Land Ahoy 3/8
Having been at sea for many many hours it was nice to temporarily return to terra firma, and to introduce ourselves to the fine people of Bergen. Sadly it wasn’t a return to entirely dry land as Norway appeared to have been swathed in low cloud and accompanying drizzle. That said, considering the inauspicious weather, it was still looking largely handsome.
Whilst others headed for the Hanseatic buildings of Bryggen, with the many associated opportunities to purchase alarming troll based tat, I was rather more taken with Bergen’s City Hall (built in 1974 and designed by Erling Viksjø*) and the less easily photographed (by me anyway) Grieg Hall, home of the annual Norwegian Brass Band Championship and a haunt (and I use the term advisably) of much of Norway’s Black Metal scene, a fact sadly omitted from much of the available tourist literature.
*Further research via the January – March 1960 issue of Concrete Quarterly (which is a tremendous publication that’s still going strong and is well worth investigating further) suggests that Mr Viksjø, along with his civil engineer colleague, Sverre Jystad, were behind the development of Naturbetong – an attempt to introduce a natural element to the use of concrete for those who find their béton brut a “trifle too brut for their liking”.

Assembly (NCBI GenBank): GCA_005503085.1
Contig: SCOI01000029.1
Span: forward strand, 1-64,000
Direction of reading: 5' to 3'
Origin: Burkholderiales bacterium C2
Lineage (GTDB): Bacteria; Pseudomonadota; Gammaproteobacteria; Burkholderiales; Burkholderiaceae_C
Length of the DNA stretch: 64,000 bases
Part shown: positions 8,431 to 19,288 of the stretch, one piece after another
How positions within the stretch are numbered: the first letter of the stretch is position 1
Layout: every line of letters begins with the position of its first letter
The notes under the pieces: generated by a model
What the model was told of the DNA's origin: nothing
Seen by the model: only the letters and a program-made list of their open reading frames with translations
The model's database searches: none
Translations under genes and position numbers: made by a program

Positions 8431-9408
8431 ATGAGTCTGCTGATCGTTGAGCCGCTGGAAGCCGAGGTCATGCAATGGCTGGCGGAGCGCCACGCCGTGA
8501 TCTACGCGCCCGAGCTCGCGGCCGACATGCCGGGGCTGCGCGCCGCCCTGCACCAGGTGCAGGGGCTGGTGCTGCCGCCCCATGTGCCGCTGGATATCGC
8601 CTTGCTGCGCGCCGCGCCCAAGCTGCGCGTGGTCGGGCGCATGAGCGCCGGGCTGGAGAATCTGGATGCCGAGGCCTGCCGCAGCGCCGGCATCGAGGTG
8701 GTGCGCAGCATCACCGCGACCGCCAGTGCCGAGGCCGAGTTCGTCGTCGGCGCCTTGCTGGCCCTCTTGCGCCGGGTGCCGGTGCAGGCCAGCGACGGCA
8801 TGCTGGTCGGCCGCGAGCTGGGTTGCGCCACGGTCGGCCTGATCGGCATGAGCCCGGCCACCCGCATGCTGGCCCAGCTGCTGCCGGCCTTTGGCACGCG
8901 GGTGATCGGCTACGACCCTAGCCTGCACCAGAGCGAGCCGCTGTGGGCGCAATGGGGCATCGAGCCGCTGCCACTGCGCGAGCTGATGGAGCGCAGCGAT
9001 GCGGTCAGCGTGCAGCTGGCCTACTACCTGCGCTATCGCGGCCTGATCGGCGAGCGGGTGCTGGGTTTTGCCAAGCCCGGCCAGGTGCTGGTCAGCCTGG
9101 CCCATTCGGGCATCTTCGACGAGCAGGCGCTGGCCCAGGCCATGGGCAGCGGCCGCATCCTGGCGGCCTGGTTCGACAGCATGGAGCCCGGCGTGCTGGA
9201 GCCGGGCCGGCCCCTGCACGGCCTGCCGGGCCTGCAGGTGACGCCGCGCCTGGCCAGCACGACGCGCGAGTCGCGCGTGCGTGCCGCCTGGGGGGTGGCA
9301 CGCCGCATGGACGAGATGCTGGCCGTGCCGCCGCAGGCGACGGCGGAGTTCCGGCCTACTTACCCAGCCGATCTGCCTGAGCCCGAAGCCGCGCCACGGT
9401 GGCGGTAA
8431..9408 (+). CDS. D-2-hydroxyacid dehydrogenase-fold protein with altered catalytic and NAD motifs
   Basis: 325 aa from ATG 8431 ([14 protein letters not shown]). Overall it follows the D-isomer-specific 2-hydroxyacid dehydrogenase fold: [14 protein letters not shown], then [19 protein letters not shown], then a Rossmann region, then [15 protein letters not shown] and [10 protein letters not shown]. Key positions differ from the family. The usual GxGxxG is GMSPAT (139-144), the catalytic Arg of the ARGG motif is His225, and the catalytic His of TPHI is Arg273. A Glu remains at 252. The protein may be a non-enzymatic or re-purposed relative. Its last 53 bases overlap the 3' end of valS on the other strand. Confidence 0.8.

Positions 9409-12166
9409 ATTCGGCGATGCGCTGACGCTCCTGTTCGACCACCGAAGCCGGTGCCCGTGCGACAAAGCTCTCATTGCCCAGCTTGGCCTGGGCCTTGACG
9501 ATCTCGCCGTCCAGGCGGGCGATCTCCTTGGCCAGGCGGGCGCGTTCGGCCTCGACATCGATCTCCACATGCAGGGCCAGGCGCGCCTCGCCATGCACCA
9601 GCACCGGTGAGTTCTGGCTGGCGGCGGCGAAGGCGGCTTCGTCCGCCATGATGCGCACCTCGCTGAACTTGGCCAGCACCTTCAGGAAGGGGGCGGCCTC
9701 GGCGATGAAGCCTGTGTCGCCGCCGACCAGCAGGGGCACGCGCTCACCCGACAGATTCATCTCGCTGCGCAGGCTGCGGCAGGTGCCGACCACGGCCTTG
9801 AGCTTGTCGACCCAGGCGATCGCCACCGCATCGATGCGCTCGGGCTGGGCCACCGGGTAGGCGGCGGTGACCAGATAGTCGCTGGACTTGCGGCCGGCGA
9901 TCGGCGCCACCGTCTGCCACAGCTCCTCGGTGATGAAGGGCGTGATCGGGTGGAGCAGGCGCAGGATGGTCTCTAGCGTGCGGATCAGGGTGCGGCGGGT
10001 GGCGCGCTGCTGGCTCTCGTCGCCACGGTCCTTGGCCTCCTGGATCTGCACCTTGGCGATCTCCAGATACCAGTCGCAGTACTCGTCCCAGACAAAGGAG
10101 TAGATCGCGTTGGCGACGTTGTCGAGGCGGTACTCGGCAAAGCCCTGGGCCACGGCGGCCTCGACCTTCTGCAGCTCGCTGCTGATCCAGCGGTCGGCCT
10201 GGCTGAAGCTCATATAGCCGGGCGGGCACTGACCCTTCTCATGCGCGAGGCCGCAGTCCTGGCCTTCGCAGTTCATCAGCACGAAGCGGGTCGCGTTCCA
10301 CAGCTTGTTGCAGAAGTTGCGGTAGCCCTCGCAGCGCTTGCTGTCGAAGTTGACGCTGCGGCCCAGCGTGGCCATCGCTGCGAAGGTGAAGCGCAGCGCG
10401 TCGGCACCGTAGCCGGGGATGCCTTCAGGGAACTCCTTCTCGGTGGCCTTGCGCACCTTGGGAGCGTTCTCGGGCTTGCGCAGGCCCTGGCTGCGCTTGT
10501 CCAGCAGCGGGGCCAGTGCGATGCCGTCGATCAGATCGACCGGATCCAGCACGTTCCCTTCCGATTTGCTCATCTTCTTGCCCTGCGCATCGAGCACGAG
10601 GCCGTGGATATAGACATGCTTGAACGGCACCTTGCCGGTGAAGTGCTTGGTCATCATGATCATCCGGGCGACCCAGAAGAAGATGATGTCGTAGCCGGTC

Concrete Quarterly also informs me that Erling was coming to the UK to lecture in the autumn, however if like me you missed his visit (spectacularly in my case) they suggest you pay a visit to the Cement and Concrete Association‘s research station in Wexham Springs where “a sample of Naturbetong is being built with carefully selected aggregate to demonstrate the technique”. Road trip anybody?
Filed under: Architecture, Travel | Leave a Comment
Tags: béton brut, Bergen, Bryggen, Cement and Concrete Association, Concrete, Concrete Quaterly, Erling Viksiø, Grieg Hall, Hanseatic, Naturbetong, Norway, Norwegian Brass Band Championship, Sverre Jystad, Wexham Springs